As a best practice, facilities can utilize wholesaler purchasing software to establish a purchasing formulary, which limits the purchase of institutionally defined HDs to the pharmacy. This requires pharmacy purchasing staff to identify all hospital departments, including ambulatory, office based clinics where hazardous drugs may be in use. Additionally, pharmacy purchasing staff can work with the health system financial department to screen drug invoices to identify any drugs purchased outside of the preferred wholesaler.
Q: What is the best way to store the safety data sheets (SDS) for HDs?
A: In order to have the most current references available, maintain the SDS electronically. Most drug wholesalers have copies of the SDS integrated into the ordering software. However, I also encourage using the belt and suspender method, which entails having a printed copy to back up the electronic system. The redundant paper copy is key for emergency situations such as losing power or Internet access. This backup system is only effective if there is a process in place to ensure that the printed copies are current. The last thing you want is to have a staff member who needs the most current copy of an SDS due to an emergent incident (eg, a spill), or have an inspector request an SDS and find it is dated to 2011. Before finalizing your system, review both state regulations and your accreditor’s requirements as they may have different standards.
From a process perspective, educate your staff as to the critical components of an SDS, outline key scenarios when timely SDS access is warranted, and share the location(s) of the SDS. As noted, most wholesalers include the SDS in their ordering software which allows staff to pick the drug and then access a subtab on the ordering form that provides direct access to the SDS. However, for those staff members that have never been oriented to the use of the wholesaler software or do not have access to it, this SDS access point is unreliable.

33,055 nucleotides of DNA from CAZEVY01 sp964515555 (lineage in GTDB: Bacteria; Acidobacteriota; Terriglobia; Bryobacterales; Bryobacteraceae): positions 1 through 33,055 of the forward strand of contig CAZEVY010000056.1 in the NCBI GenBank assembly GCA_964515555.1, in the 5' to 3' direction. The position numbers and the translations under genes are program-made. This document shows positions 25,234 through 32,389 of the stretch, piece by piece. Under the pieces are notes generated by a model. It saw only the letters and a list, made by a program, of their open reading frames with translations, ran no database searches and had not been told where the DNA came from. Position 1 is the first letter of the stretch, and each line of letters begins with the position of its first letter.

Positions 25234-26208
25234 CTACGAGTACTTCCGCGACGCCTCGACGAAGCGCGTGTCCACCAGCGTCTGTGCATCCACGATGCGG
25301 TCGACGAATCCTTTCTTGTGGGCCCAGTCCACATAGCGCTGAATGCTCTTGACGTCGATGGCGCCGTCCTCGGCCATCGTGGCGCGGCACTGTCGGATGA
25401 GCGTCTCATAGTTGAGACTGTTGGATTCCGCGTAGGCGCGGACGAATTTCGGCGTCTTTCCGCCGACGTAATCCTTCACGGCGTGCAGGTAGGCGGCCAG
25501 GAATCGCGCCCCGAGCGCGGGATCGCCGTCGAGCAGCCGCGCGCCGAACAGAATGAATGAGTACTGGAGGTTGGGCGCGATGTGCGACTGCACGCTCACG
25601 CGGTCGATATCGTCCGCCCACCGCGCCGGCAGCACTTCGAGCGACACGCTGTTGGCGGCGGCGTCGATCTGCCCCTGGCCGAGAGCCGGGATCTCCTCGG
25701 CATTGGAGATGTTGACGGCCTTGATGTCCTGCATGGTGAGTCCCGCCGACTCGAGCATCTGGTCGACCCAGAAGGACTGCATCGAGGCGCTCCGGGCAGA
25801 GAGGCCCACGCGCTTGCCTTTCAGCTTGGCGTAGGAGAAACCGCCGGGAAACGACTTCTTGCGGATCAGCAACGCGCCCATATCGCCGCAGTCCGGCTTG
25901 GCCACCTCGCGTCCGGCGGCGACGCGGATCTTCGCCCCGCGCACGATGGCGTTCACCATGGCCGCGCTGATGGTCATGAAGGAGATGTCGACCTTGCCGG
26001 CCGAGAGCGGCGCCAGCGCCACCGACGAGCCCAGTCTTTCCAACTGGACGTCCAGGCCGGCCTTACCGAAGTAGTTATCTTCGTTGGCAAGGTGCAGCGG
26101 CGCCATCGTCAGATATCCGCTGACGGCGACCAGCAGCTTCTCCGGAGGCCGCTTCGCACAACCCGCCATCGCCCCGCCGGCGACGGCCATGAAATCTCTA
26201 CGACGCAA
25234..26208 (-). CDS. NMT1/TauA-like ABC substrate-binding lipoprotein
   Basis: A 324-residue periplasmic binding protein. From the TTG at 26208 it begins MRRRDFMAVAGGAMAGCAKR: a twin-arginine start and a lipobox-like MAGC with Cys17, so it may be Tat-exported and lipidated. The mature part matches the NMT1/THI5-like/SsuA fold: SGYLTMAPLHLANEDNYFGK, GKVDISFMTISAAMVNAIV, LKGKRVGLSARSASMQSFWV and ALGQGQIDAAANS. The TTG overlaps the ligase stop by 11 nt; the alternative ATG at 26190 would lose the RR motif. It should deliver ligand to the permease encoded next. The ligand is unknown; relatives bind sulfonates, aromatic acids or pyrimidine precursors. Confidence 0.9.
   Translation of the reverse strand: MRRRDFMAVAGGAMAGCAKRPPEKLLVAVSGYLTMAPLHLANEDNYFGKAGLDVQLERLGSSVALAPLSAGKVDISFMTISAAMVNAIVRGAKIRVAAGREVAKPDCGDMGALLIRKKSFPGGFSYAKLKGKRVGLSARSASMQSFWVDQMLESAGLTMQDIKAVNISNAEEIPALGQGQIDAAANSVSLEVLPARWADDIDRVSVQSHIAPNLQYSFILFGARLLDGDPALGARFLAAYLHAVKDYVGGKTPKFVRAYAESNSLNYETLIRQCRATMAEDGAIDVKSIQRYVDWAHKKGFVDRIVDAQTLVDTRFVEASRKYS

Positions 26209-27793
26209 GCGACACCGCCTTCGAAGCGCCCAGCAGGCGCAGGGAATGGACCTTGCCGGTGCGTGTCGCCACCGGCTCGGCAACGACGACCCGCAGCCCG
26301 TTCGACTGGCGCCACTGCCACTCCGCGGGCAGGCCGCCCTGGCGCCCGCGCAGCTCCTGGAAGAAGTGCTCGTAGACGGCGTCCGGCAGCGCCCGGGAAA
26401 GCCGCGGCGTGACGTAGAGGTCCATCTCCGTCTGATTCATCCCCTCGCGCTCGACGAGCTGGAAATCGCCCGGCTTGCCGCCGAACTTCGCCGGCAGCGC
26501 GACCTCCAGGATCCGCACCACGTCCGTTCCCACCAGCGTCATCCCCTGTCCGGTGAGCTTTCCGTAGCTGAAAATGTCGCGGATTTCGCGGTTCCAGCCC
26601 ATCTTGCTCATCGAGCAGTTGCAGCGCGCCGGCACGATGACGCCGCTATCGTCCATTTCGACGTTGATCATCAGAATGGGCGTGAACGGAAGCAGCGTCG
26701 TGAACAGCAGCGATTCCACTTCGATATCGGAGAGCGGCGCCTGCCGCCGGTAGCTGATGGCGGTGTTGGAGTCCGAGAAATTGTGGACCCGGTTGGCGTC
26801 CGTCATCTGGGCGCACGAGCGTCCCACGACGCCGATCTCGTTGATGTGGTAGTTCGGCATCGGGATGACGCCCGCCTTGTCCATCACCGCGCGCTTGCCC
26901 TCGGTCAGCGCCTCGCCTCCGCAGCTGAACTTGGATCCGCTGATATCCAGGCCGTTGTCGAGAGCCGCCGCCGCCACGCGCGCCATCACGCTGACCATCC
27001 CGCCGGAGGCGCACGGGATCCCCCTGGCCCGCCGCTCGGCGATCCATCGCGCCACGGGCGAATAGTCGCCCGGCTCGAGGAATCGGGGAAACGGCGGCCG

Q: What is the benefit of wearing an N95 over a surgical mask when working in the negative pressure cleanroom?
A: USP <800> states, “Surgical masks do not provide respiratory protection from drug exposure and must not be used when respiratory protection from HD exposure is required. A surgical N95 respirator provides the respiratory protection of an N95 respirator, and like a surgical mask, provides a barrier to splashes, droplets, and sprays around the nose and mouth.”3 As facilities work toward full USP <800> compliance, it is critically important to conduct a risk assessment for their staff and plan accordingly.
USP goes on to state: “For most activities requiring respiratory protection, a fit-tested NIOSH-certified N95 or more protective respirator is sufficient to protect against airborne particles. However, N95 respirators offer no protection against gases and vapors and little protection against direct liquid splashes (see the Centers for Disease Control and Prevention’s Respirator Trusted-Source Information).”3
Facilities should work with their local employee health professionals to define whether a surgical paper mask is appropriate or if an N95 is warranted. In light of the recent COVID-19 driven shortages of N95s, most sites should have previously assessed the necessity of N95s.
Fred Massoomi, PharmD, BCSCP, FASHP, is a senior pharmacist consultant for Visante, Inc. He received his doctorate from the University of Kansas School of Pharmacy. Fred is a member of Pharmacy Purchasing & Products’ Editorial Board.